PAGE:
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The Cambridge-INET Institute


Climate-Macroeconomics Mini Conference

With carbon emissions increasing to unprecedented levels and climate risks mounting, climate change is at the core of the economic-policy debate. The main research agenda for economists on climate change is focused on two important issues: (i) Assessing the risks and damages associated with climate change; and (ii) understanding the economic effects of climate change mitigation policies.

This mini conference tackles the economics of climate change from a macroeconomic perspective. Esteban Rossi-Hansberg, Theodore A. Wells ’29 Professor of Economics at Princeton University, will present the aggregate and local effects of higher temperatures, and tap into some mitigation solutions such as innovation, carbon taxation, abatement and green subsidies. Felipe Schwartzman, Senior Economist at the Richmond Fed, will also focus on the effects of climate change but from the financial perspective; he will explore the interaction between the physical risk of climate-related disasters and the financial risk of strategic default. Finally, Lint Barrage, Assistant Professor at UC Santa Barbara, will discuss the short- and long-term effects of the shale gas boom and its implications for optimal climate policy; she will also highlight the role of directed technical change in switching from fossil fuels to green and its dynamic effects on emissions.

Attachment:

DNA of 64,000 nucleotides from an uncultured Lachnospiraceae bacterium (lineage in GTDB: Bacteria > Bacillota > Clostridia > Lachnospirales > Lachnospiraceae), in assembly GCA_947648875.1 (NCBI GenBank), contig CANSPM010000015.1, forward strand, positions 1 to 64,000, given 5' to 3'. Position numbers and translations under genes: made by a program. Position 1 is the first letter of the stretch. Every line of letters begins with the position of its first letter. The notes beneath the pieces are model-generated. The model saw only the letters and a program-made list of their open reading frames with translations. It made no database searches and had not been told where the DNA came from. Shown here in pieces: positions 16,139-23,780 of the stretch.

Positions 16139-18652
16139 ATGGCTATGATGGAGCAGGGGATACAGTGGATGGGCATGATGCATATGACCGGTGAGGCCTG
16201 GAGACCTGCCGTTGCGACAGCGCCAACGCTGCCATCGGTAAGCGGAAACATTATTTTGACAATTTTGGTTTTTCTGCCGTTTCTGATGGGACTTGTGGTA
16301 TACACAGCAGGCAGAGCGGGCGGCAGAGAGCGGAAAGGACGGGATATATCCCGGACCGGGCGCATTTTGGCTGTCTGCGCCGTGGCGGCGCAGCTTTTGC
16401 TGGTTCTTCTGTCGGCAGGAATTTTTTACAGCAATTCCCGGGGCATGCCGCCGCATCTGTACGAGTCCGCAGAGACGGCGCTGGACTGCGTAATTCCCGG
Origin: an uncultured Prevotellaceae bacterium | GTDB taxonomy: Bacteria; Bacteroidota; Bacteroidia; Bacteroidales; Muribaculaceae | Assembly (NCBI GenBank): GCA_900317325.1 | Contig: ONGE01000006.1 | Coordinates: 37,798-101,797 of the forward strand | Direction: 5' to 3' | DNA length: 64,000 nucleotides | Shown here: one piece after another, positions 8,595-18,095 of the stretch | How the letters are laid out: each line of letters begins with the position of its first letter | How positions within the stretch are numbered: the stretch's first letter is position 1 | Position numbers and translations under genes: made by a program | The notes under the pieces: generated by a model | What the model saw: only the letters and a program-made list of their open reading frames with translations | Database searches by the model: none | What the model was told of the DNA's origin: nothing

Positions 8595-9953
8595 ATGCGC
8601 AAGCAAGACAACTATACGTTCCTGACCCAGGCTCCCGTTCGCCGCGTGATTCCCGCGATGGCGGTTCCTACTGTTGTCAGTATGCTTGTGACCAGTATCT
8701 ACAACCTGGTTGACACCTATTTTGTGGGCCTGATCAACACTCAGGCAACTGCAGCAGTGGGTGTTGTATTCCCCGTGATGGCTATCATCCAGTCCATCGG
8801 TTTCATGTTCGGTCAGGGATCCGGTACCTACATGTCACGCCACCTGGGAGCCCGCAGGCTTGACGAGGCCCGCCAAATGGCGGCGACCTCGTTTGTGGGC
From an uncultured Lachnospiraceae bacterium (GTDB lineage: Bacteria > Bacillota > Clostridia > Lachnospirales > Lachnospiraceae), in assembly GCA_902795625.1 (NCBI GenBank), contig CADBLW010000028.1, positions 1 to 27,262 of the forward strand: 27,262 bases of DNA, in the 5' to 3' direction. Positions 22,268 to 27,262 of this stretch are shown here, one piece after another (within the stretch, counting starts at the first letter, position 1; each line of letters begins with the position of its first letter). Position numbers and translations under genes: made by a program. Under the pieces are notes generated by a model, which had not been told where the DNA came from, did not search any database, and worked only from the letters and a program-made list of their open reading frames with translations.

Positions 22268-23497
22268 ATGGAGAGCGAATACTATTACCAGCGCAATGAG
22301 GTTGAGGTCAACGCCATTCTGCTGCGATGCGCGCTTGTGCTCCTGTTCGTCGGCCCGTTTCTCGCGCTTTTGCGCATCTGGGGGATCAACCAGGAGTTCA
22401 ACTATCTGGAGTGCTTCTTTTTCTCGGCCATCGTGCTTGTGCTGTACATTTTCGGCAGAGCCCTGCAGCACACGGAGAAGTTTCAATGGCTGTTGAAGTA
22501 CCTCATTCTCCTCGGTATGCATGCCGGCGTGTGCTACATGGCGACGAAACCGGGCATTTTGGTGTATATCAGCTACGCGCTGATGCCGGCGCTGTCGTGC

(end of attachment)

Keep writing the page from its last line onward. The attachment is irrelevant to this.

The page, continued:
Organised by: Dr. Tiago Cavalcanti, Dr. Kamiar Mohaddes and Zeina Hasna

Venue: Online event (zoom)

Event Date: Tuesday 4th May 2021

Time: 03:00pm - 06:15pm

Event Contact: Marion Reusch -

See programme for full details


Esteban Rossi-Hansberg (Princeton University)
"The Economic Geography of Global Warming" (joint with Jose-Luis Cruz)

Felipe Schwartzmann (Federal Reserve Bank of Richmond)
"Climate Defaults and Financial Adaptation" (joint with Toan Phan)

Lint Barrage (UC Santa Barbara)
"Climate Change, Directed Innovation, and Energy Transition: The Long-run Consequences of the Shale Gas Revolution" (joint with Daron Acemoglu, Philippe Aghion and David Hémous)




Climate Change